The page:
Malcolm’s Letter to Gov.-Elect Roy Cooper

Dear Governor-Elect Cooper,

My name is Malcolm and I am a third-grader in the Winston-Salem/Forsyth County School system. I have vibrant red-hair and blue eyes like my mom, wear cool glasses, have a wicked follow through on my jump shot, and am quite the dancer. My dad also wears glasses, but he does not dance very well nor has much hair. My sister is in high school. She is very smart and she helps me with my homework.

And I also have an extra chromosome because of a condition called Trisomy 21. You may know it as Down Syndrome. It does not define me. It just is, but I do need a little extra help in school and in learning other skills on how to be independent.

I am having my daddy write this letter for me. He is a teacher in a public high school. In fact, I spend a lot of time at his school going to games and functions. A lot of people know me there like they do at my own school. My having an extra chromosome doesn’t seem to scare them so much because in the end we are all more alike than different anyway.

But I am worried about some of the things that have happened in public schools since I have started going.

The people in what my daddy calls the General Assembly seemed to have done a lot of things to weaken public schools like not fully give money to them or give them resources so that all kids in public schools can be successful. It seems that some money went to this thing called “vouchers” and some has been used to help make other types of schools – schools that will not accept me.

When I got to ready to go to school a few years ago, one of my grandparents offered to pay tuition at any school that could help me the most, but none around here would take me because I have a certain type of developmental delay. But the public schools welcomed me with open arms. And I am learning.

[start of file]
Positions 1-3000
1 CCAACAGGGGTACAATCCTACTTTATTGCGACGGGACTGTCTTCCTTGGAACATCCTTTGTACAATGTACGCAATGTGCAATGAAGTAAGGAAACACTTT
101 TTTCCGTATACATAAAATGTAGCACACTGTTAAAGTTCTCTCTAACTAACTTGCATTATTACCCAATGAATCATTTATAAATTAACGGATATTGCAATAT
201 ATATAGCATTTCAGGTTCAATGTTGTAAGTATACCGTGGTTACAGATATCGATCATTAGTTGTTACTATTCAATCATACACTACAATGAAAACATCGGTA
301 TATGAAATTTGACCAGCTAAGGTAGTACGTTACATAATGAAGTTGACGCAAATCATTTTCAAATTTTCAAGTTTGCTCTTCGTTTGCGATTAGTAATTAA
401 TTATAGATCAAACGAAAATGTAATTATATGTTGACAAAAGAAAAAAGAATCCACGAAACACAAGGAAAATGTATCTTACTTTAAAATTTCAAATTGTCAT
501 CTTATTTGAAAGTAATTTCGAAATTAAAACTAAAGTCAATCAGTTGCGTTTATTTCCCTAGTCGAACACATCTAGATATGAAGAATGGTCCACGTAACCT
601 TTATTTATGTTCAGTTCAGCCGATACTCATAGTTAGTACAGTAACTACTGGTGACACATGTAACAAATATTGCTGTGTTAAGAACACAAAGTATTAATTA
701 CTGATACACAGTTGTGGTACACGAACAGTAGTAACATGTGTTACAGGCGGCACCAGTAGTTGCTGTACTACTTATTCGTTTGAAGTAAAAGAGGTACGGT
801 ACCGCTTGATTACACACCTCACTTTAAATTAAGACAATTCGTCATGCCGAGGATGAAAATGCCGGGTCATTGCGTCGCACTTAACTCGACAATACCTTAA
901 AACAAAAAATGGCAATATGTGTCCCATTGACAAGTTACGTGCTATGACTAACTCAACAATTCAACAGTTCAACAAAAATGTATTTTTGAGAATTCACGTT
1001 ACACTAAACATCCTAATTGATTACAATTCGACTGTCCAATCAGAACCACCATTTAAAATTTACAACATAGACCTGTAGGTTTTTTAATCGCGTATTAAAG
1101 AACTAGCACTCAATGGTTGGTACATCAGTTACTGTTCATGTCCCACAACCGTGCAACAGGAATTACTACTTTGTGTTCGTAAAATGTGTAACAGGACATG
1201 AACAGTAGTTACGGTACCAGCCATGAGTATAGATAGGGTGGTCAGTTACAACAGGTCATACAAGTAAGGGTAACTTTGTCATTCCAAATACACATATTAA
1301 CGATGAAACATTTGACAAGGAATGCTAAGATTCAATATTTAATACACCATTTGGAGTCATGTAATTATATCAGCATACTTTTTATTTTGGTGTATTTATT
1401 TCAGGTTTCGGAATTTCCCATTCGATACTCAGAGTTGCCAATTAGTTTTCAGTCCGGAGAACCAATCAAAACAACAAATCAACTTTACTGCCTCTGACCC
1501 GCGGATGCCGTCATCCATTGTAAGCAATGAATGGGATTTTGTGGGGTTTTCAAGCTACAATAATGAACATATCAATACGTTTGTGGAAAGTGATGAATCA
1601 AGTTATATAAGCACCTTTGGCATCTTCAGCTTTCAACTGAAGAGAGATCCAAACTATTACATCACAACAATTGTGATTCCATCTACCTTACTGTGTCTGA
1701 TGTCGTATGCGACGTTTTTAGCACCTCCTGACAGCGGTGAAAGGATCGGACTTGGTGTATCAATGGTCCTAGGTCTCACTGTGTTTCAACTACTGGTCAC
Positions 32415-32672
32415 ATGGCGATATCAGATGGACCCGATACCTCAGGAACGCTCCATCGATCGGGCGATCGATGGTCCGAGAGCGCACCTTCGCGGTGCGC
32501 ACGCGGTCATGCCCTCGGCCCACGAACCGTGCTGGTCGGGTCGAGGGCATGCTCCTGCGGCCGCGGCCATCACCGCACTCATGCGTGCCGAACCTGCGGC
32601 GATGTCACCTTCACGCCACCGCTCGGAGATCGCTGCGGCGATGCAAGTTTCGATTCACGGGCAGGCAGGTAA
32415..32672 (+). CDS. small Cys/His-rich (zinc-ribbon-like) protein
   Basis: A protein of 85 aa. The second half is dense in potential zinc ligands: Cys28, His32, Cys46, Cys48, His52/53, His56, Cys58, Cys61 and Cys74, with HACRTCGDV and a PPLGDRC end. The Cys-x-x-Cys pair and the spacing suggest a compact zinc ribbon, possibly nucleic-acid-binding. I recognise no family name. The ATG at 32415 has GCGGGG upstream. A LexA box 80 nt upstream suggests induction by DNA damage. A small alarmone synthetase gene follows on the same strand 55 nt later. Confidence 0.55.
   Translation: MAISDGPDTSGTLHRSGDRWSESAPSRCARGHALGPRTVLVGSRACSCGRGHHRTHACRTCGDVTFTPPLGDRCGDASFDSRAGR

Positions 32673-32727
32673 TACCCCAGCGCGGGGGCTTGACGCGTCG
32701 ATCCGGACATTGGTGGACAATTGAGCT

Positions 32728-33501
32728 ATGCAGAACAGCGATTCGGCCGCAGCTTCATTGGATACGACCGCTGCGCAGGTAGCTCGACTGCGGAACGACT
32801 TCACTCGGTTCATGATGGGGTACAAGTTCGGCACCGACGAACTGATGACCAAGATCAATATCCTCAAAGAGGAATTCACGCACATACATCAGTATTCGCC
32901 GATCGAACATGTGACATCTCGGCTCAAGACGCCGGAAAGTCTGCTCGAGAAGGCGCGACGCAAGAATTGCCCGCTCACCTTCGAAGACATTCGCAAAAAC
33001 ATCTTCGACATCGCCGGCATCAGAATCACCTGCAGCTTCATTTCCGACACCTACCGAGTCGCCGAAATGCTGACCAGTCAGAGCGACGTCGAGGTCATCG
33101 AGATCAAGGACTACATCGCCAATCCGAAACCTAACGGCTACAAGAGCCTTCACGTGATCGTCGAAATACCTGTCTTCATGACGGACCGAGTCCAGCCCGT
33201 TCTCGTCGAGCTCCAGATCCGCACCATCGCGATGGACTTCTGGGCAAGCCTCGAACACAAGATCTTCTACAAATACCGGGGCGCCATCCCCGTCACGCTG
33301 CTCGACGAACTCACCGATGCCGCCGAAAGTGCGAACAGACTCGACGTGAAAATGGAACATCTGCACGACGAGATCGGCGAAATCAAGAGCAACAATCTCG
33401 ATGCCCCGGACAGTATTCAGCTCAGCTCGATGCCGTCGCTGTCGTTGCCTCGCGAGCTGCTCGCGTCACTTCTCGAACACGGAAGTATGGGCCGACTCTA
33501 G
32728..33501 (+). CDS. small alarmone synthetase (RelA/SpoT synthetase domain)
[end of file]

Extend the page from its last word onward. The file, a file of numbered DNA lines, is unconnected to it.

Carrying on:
Yet when people in power have taken away resources, teacher assistants and forced local school systems to make due with less money, then all students, especially students like me, are not being helped as much. And it’s not our teachers’ fault. It’s the fault of those who control what we get.

I think you will be good for students like me because I think you will fight for schools like mine and all public schools. But I will ask you to do one thing – be loud about it. Make everyone know your commitment to public school children and their teachers and the staffs at each school as many times as you can.

I can be loud. It’s easy. Just make yourself heard when you see something that is not right.

Let each member of the General Assembly know that commitment and when they say or do something that might hurt how a school can help any of its kids, you tell them that is not right. You tell them, “NO!”

I say that word at least twenty times a day. In fact, according to my daddy, it’s the first word I learned.

But the last governor did not say that word. My daddy says that a governor can say “no” by doing something called a “veto.” And the last governor rarely ever did a veto. He let the people in the General Assembly do what they wanted. And it hurt our schools.

When people say “no” it makes others think why it should not be. It makes people have to talk about it. And according to my daddy, many in the General Assembly do not like talking in public about what they do in secret like “special sessions” or “midnight meetings.”

But you can be heard. And you need to talk for a lot of us.

And if you need someone to help you say “no” or yell loudly, let my daddy know and he can bring me to Raleigh so I can help out.

I’ll be the kid with the red hair and blue eyes who just happens to have an extra chromosome and likes going to school.

Sincerely,

Malcolm Egan,
Special Normal Public School Kid

malcolm

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